Nigeria’s foreign reserves rise to $38.2bn

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Written by Odidison Omankhanlen and Olatunde Sanni  Thursday, 19 August 2010


The nation’s foreign exchange reserves rose around three per cent to $38.2 billion by mid-August from $37.1 billion at the end of last month, the Central Bank of Nigeria (CBN) said on Wednesday.Forex reserves stood at $43.3 billion a year earlier, but have fallen sharply since then due to demand pressure from importers and a reduction in accruals from oil export revenues.


The CBN has maintained that the present level could finance more than 17 months of import.Only last week, the Federal Government distributed $4.7 billion in revenues and windfall oil savings to state and local governments for July, a massive disbursal which is likely to trigger a drop in bond yields and interbank rates next week.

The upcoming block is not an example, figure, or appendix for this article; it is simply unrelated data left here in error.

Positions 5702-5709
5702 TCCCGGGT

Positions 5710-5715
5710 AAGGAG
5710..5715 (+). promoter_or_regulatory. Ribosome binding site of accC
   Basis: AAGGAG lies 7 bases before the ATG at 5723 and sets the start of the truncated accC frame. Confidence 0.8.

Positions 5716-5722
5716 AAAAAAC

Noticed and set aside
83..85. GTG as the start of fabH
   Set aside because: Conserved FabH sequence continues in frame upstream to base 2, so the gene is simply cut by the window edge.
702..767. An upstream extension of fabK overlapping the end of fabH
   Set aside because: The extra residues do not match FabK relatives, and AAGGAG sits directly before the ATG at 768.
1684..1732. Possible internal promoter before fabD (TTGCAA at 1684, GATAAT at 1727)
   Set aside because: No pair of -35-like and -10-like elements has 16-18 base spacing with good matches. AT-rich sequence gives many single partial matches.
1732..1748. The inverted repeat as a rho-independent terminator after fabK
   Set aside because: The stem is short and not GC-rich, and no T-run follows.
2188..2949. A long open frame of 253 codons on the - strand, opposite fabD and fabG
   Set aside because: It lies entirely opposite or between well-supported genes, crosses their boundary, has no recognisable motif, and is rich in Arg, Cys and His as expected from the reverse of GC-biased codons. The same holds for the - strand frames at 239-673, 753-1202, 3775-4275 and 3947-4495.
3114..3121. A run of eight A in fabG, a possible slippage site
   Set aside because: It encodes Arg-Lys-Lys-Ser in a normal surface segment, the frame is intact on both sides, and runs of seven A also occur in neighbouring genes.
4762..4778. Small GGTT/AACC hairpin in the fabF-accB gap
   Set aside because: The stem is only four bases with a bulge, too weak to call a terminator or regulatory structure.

The government shares its revenues among three tiers of government each month - federal, state and local - and tops the disbursal up with a withdrawal from its windfall oil savings if there is a shortfall.


Accountant-General, Ibrahim Dankwambo, said Nigeria had distributed N404.27 billion ($2.7 billion) in revenues and $2 billion from its crude oil savings for last month, making up one of the largest monthly disbursals ever.Around 80 per cent of the liquidity in the country comes from public cash flows and the monthly allocations can trigger significant shifts in bond yields and interbank rates.


Among the major recipients of the monthly revenue distributions are the country’s 36 states.Dankwambo said a further $1 billion had been withdrawn from the excess crude account, a pillar of IMF-backed reforms into which Nigeria saves oil revenues above the benchmark price, to be set aside for the creation of a sovereign wealth fund.


The withdrawal leaves just $460 million in the excess crude account, compared to around $20 billion in early 2007, the start of the current presidential term.Finance Minister, Mr Olusegun Aganga, a former Goldman Sachs executive appointed in March, had said that he wanted a sovereign wealth fund to replace the excess crude account, which has no clear constitutional basis.


But the fund has not yet been created and it was unclear where the $1 billion would be held in the interim.


Source:Tribune

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